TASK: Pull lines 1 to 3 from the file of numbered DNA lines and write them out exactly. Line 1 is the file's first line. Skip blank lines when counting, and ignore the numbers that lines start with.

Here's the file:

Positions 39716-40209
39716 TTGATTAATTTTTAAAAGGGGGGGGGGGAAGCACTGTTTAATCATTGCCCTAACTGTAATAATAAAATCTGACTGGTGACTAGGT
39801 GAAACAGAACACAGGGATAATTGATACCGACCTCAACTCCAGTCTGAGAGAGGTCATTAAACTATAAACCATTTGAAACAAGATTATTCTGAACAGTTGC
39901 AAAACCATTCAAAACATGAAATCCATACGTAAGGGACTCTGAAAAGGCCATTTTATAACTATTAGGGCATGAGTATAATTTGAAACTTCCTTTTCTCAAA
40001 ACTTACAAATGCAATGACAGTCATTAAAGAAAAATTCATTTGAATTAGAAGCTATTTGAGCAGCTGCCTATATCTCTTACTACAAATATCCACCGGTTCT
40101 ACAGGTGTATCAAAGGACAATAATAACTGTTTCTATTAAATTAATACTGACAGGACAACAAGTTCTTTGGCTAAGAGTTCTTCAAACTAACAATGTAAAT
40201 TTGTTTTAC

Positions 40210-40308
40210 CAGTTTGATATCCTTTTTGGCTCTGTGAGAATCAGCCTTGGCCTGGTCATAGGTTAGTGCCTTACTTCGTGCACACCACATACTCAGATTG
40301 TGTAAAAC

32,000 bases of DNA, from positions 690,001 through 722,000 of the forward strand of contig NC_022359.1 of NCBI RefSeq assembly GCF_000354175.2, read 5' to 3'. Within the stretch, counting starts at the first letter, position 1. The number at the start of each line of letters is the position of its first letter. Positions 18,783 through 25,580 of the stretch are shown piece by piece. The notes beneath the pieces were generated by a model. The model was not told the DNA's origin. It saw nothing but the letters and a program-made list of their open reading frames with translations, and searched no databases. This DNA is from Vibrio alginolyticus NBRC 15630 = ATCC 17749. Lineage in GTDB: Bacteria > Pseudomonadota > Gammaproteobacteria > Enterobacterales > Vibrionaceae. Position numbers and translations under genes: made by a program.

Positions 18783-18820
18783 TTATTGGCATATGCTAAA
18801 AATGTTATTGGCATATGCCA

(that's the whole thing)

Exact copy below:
Positions 39716-40209
39716 TTGATTAATTTTTAAAAGGGGGGGGGGGAAGCACTGTTTAATCATTGCCCTAACTGTAATAATAAAATCTGACTGGTGACTAGGT
39801 GAAACAGAACACAGGGATAATTGATACCGACCTCAACTCCAGTCTGAGAGAGGTCATTAAACTATAAACCATTTGAAACAAGATTATTCTGAACAGTTGC